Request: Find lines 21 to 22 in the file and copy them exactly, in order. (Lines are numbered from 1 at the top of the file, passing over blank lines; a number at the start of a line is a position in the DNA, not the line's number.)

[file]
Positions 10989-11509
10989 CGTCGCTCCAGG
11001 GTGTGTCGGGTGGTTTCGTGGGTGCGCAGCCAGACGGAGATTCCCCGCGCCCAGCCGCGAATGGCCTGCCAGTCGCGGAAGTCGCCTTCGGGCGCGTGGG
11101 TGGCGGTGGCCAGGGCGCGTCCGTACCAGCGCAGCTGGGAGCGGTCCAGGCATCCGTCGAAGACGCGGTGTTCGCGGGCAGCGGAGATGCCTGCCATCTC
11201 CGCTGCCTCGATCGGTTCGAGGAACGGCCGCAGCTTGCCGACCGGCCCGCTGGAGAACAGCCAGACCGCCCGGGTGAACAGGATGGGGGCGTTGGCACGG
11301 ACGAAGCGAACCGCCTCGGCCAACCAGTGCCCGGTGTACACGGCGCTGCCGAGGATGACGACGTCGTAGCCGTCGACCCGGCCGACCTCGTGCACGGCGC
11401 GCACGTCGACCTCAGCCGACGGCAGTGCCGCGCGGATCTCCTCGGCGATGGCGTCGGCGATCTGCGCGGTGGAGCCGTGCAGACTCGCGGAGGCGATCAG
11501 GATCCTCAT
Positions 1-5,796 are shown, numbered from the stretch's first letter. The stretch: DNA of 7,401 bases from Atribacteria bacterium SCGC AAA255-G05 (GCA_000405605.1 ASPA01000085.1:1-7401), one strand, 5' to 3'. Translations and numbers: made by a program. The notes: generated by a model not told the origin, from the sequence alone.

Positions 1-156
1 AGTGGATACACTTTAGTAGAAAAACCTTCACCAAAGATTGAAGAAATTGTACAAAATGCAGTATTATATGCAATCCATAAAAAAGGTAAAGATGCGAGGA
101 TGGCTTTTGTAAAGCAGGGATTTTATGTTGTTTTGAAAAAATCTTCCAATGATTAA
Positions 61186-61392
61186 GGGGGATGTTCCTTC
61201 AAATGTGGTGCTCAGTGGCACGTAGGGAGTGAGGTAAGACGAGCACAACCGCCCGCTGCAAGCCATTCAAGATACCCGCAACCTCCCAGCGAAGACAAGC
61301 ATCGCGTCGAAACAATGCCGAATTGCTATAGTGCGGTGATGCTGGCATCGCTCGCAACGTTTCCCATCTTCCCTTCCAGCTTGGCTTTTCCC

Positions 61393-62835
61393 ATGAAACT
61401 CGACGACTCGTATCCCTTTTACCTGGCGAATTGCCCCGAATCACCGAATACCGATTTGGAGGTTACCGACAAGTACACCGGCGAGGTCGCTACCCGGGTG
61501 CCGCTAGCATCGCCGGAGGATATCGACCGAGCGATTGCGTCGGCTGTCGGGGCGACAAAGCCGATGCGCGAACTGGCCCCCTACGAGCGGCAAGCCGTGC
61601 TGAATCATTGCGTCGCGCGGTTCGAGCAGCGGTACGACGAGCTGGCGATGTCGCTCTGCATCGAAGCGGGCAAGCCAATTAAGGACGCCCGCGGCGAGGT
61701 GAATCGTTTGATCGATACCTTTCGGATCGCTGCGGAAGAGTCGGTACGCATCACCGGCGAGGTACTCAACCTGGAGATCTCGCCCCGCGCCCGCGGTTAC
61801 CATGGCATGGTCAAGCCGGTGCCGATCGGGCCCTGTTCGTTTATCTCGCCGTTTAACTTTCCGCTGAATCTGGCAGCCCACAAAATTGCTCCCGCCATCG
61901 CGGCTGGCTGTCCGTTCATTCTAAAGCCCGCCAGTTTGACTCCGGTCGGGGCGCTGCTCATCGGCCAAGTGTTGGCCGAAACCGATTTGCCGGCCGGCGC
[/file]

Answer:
61601 TGAATCATTGCGTCGCGCGGTTCGAGCAGCGGTACGACGAGCTGGCGATGTCGCTCTGCATCGAAGCGGGCAAGCCAATTAAGGACGCCCGCGGCGAGGT
61701 GAATCGTTTGATCGATACCTTTCGGATCGCTGCGGAAGAGTCGGTACGCATCACCGGCGAGGTACTCAACCTGGAGATCTCGCCCCGCGCCCGCGGTTAC